Table 1: List of the geological characteristics of the rock engineering.
2.2. Hydrochemical Environment

Samples of pit water and groundwater were acquired. Hydrochemical results are shown in Table 2. The main anions in the aqueous solution are Cl, SO42−, and HCO3−, and the main cations are Na+, Ca2+, Mg2+, Fe3+, and K+. The aqueous solution was significantly acidic.

Table 2: The analysis of solution pH in groundwater.
2.3. Experimental Methods
2.3.1. Experiment Preparation

Specimens of altered rock were obtained from the slope of the Cangshang pit. Standard cylindrical samples (50 mm diameter × 100 mm length) were obtained through core drilling and sawing, and ends of the samples were ground to flatness of less than 0.05 mm. Figure 2 shows the preparation of rock samples.

Figure 2: Preparation of rock samples.

To simulate the acidic conditions of the tailing bank slope, hydrogen chloride solutions with other chemical reagents were prepared with the pH values of 2, 4, and 7 in the laboratory. The rock samples were subjected to 1, 5, 8, 15, and 20 drying and wetting cycles in different hydrochemical environments. The test design is shown in Figure 3.

Figure 3: Test design.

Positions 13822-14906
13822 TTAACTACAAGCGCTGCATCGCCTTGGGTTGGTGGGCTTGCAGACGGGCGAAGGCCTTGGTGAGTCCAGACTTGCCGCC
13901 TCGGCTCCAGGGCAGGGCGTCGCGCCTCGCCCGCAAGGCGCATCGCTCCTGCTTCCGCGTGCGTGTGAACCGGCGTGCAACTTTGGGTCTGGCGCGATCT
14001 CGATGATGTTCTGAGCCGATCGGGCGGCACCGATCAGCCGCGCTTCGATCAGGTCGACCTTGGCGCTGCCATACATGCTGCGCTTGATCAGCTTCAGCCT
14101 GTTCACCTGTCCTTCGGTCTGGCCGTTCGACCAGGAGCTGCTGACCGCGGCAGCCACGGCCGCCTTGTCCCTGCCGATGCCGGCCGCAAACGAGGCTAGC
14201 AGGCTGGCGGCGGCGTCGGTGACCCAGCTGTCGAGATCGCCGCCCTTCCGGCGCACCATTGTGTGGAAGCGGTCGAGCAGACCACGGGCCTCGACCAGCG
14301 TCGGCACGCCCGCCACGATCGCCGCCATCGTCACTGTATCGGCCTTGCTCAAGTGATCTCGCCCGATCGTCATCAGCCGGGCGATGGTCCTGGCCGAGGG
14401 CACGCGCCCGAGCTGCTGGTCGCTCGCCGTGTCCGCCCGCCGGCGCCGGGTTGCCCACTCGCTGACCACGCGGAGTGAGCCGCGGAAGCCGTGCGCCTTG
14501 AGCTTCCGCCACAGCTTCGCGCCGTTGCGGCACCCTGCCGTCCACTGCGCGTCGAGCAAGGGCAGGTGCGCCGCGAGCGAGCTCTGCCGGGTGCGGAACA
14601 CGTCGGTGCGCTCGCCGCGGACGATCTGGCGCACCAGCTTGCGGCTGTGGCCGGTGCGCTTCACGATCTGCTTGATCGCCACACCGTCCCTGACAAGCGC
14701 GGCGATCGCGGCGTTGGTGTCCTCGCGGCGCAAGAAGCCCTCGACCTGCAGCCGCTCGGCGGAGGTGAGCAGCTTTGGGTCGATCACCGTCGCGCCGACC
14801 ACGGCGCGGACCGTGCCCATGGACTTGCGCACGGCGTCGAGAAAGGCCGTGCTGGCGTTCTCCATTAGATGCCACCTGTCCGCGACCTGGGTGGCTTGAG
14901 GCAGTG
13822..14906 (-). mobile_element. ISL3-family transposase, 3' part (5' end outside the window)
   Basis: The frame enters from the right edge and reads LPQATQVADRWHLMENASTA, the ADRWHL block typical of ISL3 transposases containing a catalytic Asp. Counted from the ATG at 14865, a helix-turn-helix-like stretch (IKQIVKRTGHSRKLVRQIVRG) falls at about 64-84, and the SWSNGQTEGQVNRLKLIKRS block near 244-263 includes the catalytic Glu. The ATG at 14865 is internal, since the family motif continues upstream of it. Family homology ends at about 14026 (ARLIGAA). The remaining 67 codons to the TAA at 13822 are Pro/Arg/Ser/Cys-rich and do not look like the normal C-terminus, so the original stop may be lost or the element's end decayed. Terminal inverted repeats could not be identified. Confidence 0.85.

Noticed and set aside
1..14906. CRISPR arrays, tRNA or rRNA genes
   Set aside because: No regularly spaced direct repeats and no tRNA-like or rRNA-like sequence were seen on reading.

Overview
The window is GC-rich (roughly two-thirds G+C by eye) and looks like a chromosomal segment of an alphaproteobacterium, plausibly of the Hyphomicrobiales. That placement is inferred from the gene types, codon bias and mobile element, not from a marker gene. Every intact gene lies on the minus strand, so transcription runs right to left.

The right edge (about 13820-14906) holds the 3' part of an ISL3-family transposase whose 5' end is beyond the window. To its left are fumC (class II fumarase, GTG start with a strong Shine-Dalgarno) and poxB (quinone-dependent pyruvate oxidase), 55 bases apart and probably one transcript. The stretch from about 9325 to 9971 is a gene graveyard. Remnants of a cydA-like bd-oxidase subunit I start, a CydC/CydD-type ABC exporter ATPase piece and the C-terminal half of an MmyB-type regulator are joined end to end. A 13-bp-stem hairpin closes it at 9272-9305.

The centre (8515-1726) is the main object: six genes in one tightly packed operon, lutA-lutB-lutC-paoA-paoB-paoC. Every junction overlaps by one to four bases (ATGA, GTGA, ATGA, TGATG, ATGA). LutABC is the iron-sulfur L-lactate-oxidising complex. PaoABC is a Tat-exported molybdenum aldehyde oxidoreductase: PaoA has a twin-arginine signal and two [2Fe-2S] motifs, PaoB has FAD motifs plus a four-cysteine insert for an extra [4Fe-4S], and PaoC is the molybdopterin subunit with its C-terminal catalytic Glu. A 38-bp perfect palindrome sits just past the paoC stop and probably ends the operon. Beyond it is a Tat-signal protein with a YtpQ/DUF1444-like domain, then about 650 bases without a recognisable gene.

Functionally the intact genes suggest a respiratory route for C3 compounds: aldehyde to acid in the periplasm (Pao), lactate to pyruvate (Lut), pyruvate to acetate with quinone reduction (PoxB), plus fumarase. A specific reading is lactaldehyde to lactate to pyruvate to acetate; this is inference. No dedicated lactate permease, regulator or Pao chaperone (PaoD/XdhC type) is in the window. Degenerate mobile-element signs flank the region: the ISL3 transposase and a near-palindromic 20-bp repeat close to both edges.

The hydrochloric acid solutions were used to simulate acidic environments with the pH values of 2 and 4. Distilled water was used to simulate the neutral environment. To avoid the volatilization of the liquid in the test, the pH of the solution was measured once per hour to ensure that the solution pH is stable.

2.3.2. Test of Rock Moisture Content

The test procedure for the rock moisture content is shown in Figure 4. The immersion time in the experiment was determined by measuring the moisture content for different immersion time (0, 6, 12, 24, and 48 h).

Figure 4: Test procedure of the moisture content.

Drying and cooling were repeated until the specimen had constant weight; that is, the relative difference between two weights over 12 h was less than 0.1%. The moisture content of different immersion conditions was computed according to the following equation:where is the moisture content, is the sample mass before drying, and is the sample mass after drying.

The results of the moisture content test are shown in Figure 5. The moisture content of rock increased by 0.03%–0.04% after immersion for 48 h compared with that of immersion for 24 h, and the moisture content tended to be saturated after immersion for 24 hours. A drying and wetting cycle consisted of freely submerging the specimen in water until it was saturated, then placing it into a 105°C oven for 12 hours, and then cooling it to room temperature.

Figure 5: Test curve of the moisture content.

3. Results and Analysis

3.1. Uniaxial Compression Test

An RLJW-2000 computer-controlled rock servo triaxial and shearing compression testing machine was used to test the cylindrical samples (Figures 6 and 7).